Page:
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What You Need to Know About Stroke

“Stroke is an injury to the brain caused by a blockage of its blood supply. Most people are unaware that stroke is the third leading cause of death in the United States behind heart disease and cancer,” says Margaret Lewin, MD, FACP, medical director of Cinergy Health. “People should also know that that stroke is the leading cause of serious, long-term disability. About 795,000 Americans suffer a stroke every year, and one-quarter of them are under the age of 65.” “Death and disability from stroke are decreased by early recognition and a shorter time getting the person to an emergency room where medications can be given.” —Margaret Lewin, MD

What Happens to Your Brain During a Stroke?

Blood supply to the brain can be cut off by a blood clot that travels to the brain or by the narrowing of an artery in the brain from arterial disease; this type of stoke is called an ischemic stroke. Blood supply can also be cut off if a blood vessel in the brain ruptures; this is called a hemorrhagic stroke. Regardless of the cause, as soon as blood supply is cut off, brain cells start to die. If part of the brain goes without its blood supply for just one minute, two million brain cells will die. That is why it is so important to recognize the symptoms of a stroke.

Stroke Symptoms

Depending on the area of the brain that is affected, a stroke can cause you to lose control of different parts of your body. It could be the ability to speak or the ability to move an arm or a leg. The damage may be temporary, partial or complete, depending on how long it takes to get treated. “The symptoms of stroke are primarily those of a sudden loss of function,” notes Dr. Lewin. Here are the symptoms you need to know:
  • Sudden weakness or numbness of the face, arm or leg on one side of the body
  • Sudden loss of vision or ability to speak
  • Sudden onset of confusion, trouble forming or understanding words
  • Sudden onset of dizziness, loss of balance and trouble walking
  • Sudden severe headache
“In addition, women frequently present with atypical symptoms, often leading to a delay in diagnosis and treatment,” warns Lewin. Here are some other symptoms to keep in mind, especially for women:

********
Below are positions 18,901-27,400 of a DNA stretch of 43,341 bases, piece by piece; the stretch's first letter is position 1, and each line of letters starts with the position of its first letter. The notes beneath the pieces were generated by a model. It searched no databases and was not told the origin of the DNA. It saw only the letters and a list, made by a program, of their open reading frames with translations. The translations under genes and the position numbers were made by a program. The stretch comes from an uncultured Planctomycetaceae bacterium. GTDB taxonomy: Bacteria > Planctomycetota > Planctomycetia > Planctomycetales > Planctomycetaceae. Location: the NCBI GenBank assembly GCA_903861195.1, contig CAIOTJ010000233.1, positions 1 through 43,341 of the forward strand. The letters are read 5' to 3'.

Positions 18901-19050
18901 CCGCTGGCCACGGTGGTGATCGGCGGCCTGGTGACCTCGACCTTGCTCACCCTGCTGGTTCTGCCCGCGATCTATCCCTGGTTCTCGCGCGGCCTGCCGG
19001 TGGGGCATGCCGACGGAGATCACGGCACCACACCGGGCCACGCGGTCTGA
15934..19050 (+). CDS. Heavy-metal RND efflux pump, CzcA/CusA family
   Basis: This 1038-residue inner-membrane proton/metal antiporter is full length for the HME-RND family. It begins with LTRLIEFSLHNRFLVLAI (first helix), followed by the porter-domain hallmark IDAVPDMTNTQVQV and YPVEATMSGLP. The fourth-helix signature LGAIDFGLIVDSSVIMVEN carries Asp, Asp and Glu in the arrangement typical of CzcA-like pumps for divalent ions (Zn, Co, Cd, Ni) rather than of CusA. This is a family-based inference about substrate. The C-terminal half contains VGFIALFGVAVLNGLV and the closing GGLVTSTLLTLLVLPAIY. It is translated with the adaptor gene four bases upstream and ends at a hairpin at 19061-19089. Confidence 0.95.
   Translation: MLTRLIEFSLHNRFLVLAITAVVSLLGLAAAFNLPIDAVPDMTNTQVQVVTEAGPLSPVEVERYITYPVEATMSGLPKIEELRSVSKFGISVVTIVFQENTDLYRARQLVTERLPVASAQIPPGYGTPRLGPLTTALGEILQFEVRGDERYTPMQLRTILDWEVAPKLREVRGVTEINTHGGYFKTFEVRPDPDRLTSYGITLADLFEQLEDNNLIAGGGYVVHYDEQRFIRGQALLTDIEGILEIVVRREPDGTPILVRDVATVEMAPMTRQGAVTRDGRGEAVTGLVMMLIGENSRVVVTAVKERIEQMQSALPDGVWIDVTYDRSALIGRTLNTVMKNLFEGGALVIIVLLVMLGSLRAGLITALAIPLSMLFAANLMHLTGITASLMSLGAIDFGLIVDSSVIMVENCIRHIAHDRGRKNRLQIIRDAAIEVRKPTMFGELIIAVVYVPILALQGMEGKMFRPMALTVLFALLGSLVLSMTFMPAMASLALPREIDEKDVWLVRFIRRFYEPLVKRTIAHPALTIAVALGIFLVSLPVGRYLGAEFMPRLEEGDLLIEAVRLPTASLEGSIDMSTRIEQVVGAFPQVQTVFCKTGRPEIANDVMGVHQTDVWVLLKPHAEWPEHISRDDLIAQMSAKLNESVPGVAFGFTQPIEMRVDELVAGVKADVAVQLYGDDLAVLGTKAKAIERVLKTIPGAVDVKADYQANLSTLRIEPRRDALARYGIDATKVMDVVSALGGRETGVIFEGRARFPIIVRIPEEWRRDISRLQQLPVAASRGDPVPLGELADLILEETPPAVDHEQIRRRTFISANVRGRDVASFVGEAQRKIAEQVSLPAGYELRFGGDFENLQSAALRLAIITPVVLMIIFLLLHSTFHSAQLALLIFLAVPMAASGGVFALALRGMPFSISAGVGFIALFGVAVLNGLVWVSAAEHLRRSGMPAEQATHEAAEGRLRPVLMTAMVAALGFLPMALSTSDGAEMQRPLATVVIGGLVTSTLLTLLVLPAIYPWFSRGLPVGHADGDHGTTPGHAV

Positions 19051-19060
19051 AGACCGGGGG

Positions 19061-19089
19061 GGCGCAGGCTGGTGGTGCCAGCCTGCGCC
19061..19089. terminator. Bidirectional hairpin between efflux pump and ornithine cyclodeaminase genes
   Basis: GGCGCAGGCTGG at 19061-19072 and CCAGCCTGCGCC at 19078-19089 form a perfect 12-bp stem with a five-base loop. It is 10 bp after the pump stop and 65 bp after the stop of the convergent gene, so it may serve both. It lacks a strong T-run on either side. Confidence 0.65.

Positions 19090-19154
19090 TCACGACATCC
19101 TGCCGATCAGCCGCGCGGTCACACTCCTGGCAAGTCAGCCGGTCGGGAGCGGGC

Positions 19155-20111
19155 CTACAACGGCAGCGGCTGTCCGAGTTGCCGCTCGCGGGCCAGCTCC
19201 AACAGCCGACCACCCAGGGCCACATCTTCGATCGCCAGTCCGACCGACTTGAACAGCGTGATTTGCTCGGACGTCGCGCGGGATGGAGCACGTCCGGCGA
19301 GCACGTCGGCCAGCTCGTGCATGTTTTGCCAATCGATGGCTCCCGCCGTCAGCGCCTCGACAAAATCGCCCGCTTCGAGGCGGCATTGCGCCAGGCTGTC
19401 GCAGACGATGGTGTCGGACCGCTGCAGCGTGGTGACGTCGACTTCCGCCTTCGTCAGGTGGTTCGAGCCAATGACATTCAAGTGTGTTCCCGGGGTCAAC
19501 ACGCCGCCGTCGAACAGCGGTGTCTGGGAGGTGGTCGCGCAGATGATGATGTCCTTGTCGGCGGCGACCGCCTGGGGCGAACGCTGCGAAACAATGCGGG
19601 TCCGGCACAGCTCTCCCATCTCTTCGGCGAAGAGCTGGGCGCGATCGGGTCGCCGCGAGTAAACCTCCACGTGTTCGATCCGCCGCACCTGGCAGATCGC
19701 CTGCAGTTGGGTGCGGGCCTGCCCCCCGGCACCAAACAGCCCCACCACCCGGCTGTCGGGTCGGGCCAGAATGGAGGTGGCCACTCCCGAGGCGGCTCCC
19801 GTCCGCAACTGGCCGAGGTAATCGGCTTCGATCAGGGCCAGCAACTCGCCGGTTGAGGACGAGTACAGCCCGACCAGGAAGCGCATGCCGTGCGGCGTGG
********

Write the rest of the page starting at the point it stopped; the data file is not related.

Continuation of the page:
• Pain in the face or one limb
  • Severe headache without an obvious cause
  • Nausea
  • Generalized weakness
  • Hiccups
  • Chest pain
  • Shortness of breath
  • Palpitations
  • Change in the level of consciousness

Who Is At Risk?

“In general, the incidence of stroke is higher in men. Young women have a slightly higher incidence than men of the same age because of the risks associated with pregnancy and the birth control pill. The number of strokes among older women is greater than in men because more women live into old-age. African American women have twice the risk of Caucasian women,” says Lewin. Here are some risk factors you need to be aware of:
  • Being over age 55
  • Heart disease and hardening of the arteries
  • Diabetes
  • High blood pressure
  • High cholesterol
  • Smoking
  • Being overweight or inactive
  • Drinking too much alcohol
An early warning of stroke that should never be ignored is a transient ischemic attack (TIA). A TIA is a type of mini-stoke that causes brief stroke symptoms that come and go. About 15 percent of people who have a stroke have TIA symptoms first. Stroke Tips for Caregivers A stroke is a medical emergency and every minute is important. If you are a caregiver for someone who has any symptoms of a stroke call 9-1-1. The National Stroke Association recommends that everyone learn the F.A.S.T. method for recognizing stroke symptoms: F for face. Ask the person to smile or move their facial muscles and look for one sided weakness. A for arms. Ask the person to lift their arms to see if one arm is weak or not moving. S for speech. Ask the person to repeat a few words and listen for slurred or disordered speech. T for time. Remember that time is of the essence. Call 9-1-1 and get the person to emergency treatment.